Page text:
Don’t look down!
1. “The Door to Hell” in Derweze, Turkmenistan
The Darvaza Crater, also known as “The Door to Hell,” in Derweze, Turkmenistan, has been burning since it was first discovered by Soviet engineers drilling for natural gas in 1971. When the ground below their drilling rig gave way, the engineers feared the release of poisonous fumes in the environment, so the decision was made to burn off the gas. The fire was thought to burn out after several weeks, but has been burning strong for over four decades now.
2. “The Troll’s Tongue” in Hordaland, Norway
Trolltunga, or Troll’s Tongue, is located 2,300 feet above Lake Ringedalsvatnet in Norway. The rock formation was created during the ice age some 10,000 years ago when a glacier broke off large portions of the mountain and carried them away.
3. “The Stairway to Heaven” in Oahu, Hawaii
The Haiku Stairs, also known as the “Stairway to Heaven,” were built in the early 1940s as part of an American communications network during World War II. Despite being off limits to the general public, hikers have continued to climb its rusty steps for its breathtaking views of Oahu. It was reported that a recent storm had caused significant damage to the stairway, leaving it forever unusable.
4. “The Devil’s Pool,” bordering Zimbabwe and Zambia in Africa
When the waters of Victoria Falls at the border of Zambia and Zimbabwe reach a certain level, adventurous tourists are allowed to take a dip in the “The Devils Pool,” despite the risk of falling 355 feet to their deaths below.
5. The Cliffs of Moher, Ireland
The Cliffs of Moher are located in County Clare, Ireland, rising up to 702 feet above the Atlantic Ocean at Hag’s Head. The site is one of Ireland’s most iconic tourist attractions and can easily be enjoyed without driving a mountain bike off the cliff.
6. Mendenhall Ice Caves in Juneau, Alaska
The Mendenhall Ice Caves are located within the Mendenhall Glacier, a 12-mile-long glacier in the Mendenhall Valley, and are reachable only by kayak. Unfortunately, the Juneau Icefield Research Program has reported the glacier to have receded almost 2 miles since 1958 due to global warming.
7. The Kjeragbolten boulder in Rogaland, Norway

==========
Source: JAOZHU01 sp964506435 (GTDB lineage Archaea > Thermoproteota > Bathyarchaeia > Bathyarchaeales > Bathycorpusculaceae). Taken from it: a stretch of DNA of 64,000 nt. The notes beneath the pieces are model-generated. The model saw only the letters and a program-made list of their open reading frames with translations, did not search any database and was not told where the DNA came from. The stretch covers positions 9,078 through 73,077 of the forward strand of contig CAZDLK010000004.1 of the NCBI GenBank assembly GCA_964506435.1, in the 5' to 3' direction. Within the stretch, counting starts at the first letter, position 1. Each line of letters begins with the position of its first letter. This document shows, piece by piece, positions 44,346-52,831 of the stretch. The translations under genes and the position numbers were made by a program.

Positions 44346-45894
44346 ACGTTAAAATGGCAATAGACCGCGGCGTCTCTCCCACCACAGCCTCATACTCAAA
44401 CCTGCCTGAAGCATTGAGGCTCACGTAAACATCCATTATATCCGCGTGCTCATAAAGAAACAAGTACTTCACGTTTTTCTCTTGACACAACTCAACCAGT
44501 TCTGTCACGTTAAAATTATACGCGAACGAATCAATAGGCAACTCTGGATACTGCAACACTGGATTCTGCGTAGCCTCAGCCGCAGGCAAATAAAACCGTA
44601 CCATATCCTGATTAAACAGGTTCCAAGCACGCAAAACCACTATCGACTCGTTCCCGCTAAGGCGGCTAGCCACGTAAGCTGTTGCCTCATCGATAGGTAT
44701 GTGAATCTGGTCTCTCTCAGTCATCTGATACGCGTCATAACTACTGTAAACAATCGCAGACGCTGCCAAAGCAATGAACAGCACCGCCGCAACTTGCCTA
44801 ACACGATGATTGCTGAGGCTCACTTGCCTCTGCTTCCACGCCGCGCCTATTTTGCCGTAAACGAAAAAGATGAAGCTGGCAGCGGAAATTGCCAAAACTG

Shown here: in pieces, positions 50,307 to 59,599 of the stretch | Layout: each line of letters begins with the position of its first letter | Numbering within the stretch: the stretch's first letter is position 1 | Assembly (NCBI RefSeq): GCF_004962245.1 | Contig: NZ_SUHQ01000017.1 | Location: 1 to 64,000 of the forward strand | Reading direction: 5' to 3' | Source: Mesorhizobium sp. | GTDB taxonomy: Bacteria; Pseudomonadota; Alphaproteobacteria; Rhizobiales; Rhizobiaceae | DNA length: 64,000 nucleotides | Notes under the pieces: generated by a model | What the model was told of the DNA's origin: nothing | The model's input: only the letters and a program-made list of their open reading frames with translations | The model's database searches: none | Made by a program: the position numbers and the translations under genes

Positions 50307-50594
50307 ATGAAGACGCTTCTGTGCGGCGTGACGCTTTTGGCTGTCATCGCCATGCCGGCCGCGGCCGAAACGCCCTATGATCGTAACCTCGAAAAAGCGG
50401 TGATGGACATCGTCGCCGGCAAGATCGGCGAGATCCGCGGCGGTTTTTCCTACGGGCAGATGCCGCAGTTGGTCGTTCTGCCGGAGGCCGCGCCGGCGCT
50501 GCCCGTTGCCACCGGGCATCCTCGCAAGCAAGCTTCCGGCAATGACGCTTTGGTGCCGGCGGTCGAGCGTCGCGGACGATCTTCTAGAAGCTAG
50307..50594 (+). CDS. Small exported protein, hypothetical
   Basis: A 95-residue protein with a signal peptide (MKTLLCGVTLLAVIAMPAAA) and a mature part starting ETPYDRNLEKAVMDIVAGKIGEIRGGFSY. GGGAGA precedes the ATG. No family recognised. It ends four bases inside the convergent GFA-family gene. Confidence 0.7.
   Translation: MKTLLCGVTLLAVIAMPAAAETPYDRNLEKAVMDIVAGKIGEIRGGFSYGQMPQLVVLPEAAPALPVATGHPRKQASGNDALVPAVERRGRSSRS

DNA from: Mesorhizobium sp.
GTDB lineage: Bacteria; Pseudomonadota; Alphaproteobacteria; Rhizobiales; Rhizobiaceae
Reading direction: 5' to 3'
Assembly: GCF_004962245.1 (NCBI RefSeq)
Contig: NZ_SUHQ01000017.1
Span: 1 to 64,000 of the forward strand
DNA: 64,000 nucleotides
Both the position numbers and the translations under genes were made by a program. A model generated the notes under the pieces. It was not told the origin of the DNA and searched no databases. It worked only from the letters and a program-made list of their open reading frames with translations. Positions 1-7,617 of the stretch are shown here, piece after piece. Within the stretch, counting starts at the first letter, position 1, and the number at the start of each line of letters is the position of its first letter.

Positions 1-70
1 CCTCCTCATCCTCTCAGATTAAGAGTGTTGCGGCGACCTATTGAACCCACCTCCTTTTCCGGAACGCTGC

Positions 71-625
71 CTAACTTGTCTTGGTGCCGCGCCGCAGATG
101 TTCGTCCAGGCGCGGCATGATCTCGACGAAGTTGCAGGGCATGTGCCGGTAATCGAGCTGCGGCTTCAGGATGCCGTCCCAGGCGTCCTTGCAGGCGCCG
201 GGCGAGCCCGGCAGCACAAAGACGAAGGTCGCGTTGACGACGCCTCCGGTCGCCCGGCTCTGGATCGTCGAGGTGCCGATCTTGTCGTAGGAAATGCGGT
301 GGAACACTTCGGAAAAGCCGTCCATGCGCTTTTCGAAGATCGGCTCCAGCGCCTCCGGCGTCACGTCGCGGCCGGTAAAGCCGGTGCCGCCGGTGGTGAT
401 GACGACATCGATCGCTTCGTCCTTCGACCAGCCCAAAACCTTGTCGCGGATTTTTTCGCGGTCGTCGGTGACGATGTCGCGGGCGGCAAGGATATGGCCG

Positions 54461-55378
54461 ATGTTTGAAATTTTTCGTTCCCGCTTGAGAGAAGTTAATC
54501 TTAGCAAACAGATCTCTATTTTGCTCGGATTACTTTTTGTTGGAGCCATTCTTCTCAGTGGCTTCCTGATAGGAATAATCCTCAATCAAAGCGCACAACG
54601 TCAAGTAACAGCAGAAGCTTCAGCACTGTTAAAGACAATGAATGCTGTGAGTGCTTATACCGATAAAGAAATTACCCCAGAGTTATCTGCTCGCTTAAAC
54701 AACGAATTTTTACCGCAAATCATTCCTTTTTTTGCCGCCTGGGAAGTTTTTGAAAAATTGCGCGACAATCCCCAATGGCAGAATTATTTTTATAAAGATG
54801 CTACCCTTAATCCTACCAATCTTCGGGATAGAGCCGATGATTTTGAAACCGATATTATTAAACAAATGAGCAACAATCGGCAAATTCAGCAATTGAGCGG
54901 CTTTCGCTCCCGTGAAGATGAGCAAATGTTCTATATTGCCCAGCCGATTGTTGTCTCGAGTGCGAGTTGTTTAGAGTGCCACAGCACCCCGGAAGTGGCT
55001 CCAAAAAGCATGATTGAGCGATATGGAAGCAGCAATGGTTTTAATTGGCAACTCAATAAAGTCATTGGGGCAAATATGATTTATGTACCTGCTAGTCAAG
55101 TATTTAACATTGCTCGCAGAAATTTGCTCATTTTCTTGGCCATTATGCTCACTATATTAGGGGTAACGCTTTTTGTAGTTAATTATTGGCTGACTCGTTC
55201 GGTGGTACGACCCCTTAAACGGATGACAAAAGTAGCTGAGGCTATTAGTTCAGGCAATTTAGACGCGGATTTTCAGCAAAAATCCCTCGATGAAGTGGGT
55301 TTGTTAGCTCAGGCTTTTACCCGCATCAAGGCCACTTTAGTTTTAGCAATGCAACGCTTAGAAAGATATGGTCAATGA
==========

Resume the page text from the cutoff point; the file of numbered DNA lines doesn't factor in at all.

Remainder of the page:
Located in the Kjerag mountain of Rogaland, Norway, the Kjeragbolten boulder is a popular tourist destination suspended 984 meters above the ground below. The boulder is so popular that it’s not uncommon to find yourself waiting in line for hours before ever stepping on this death defying photo-op.
8. The “Swing at the End of the World” in Baños, Ecuador
What looks to be a child’s treehouse is actually a seismic monitoring station positioned to watch over the nearby volcano, Mount Tungurahua. It’s there that a dangling rope swing offers tourists an opportunity to swing up and over the frightening canyon below.
9. Neptune Islands, Australia
Since 2002, The Neptune Islands is the only location in Australia in which shark cage diving is legally permitted. The waters surrounding the islands offer visitors a chance to get up close and personal with great white sharks. Just make sure to keep your arms and legs inside the cage.
10. The blood-red Lake Tuz in Aksaray, Turkey
Dunaliella Salinas, a type of halophile micro-algae, has been know to turn Turkey’s second largest lake blood-red. What’s even more spectacular about the lake is also that it’s home to a flock of wild flamingos!
11. “Death Road” in the Yungas region of Bolivia
The North Yungas Road, also known as the “Death Road,” has been dubbed by many as the world’s deadliest road, with an estimated 200 to 300 deaths each year. According to the BBC, in just one year some 25 vehicles careened off the road and into the canyon below. That’s roughly one vehicle every two weeks.
12. Mount Hua Shan in in Huayin, China
The trails up Mount Hua Shan are some of the most dangerous in the world and involve impossibly steep staircases, wooden platforms pinned to the sides of cliffs, and vertical drops that’ll make your stomach sink. The most popular route up the mountain was built in the 3rd to 4th century A.D. during the Tang Dynasty.
13. The Hang Son Doong cave in Quang Binh Province, Vietnam
The Sơn Đoòng Cave is literally the world’s largest cave and was only discovered in 1991. Nuff said.
14. Ellison’s Cave in Georgia, United States
Ellison’s Cave is over 12 miles long and extends 1,063 feet vertically, which is a pretty huge drop into absolute darkness.
15. “The King’s Little Pathway” near Ardales, Spain
El Caminito del Rey, or “The King’s Little Pathway” in English, is a narrow walkway pinned to the wall of a gorge in southern Spain. It was first used as a walkway for hydroelectric power plant workers in the area and was given its name in 1921 after King Alfonso XIII crossed the walkway for the inauguration of the dam Conde del Guadalhorce.